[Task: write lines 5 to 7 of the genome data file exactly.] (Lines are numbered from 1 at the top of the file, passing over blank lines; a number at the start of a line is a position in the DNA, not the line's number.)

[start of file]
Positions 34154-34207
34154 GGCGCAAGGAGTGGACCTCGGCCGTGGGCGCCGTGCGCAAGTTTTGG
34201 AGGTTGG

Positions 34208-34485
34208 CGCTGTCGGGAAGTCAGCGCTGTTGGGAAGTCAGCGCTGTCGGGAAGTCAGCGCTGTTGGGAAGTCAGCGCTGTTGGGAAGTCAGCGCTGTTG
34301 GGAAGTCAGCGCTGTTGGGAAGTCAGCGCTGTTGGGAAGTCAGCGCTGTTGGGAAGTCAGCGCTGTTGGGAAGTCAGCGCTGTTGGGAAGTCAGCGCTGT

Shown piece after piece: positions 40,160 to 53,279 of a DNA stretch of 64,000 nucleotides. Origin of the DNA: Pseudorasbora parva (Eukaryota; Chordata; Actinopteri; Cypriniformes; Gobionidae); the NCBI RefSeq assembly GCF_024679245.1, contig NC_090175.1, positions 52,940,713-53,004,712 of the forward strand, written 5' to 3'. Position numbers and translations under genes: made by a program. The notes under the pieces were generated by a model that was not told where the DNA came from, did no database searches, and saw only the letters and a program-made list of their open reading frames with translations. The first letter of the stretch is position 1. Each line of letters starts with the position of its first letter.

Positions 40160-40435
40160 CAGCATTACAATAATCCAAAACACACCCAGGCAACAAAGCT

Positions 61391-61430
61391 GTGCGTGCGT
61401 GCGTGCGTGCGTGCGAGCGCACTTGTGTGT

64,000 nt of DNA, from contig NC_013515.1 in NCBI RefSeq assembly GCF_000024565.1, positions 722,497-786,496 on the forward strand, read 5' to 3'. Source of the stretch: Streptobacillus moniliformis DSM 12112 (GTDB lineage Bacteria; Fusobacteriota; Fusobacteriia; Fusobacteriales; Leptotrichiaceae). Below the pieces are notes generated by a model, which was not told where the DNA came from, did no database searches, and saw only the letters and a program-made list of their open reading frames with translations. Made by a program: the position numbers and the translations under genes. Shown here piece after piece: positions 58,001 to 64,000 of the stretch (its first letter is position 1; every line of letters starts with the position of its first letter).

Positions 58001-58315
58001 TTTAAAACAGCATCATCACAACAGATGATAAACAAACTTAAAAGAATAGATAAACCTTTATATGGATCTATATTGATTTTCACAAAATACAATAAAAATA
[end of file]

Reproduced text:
34208 CGCTGTCGGGAAGTCAGCGCTGTTGGGAAGTCAGCGCTGTCGGGAAGTCAGCGCTGTTGGGAAGTCAGCGCTGTTGGGAAGTCAGCGCTGTTG
34301 GGAAGTCAGCGCTGTTGGGAAGTCAGCGCTGTTGGGAAGTCAGCGCTGTTGGGAAGTCAGCGCTGTTGGGAAGTCAGCGCTGTTGGGAAGTCAGCGCTGT

Shown piece after piece: positions 40,160 to 53,279 of a DNA stretch of 64,000 nucleotides. Origin of the DNA: Pseudorasbora parva (Eukaryota; Chordata; Actinopteri; Cypriniformes; Gobionidae); the NCBI RefSeq assembly GCF_024679245.1, contig NC_090175.1, positions 52,940,713-53,004,712 of the forward strand, written 5' to 3'. Position numbers and translations under genes: made by a program. The notes under the pieces were generated by a model that was not told where the DNA came from, did no database searches, and saw only the letters and a program-made list of their open reading frames with translations. The first letter of the stretch is position 1. Each line of letters starts with the position of its first letter.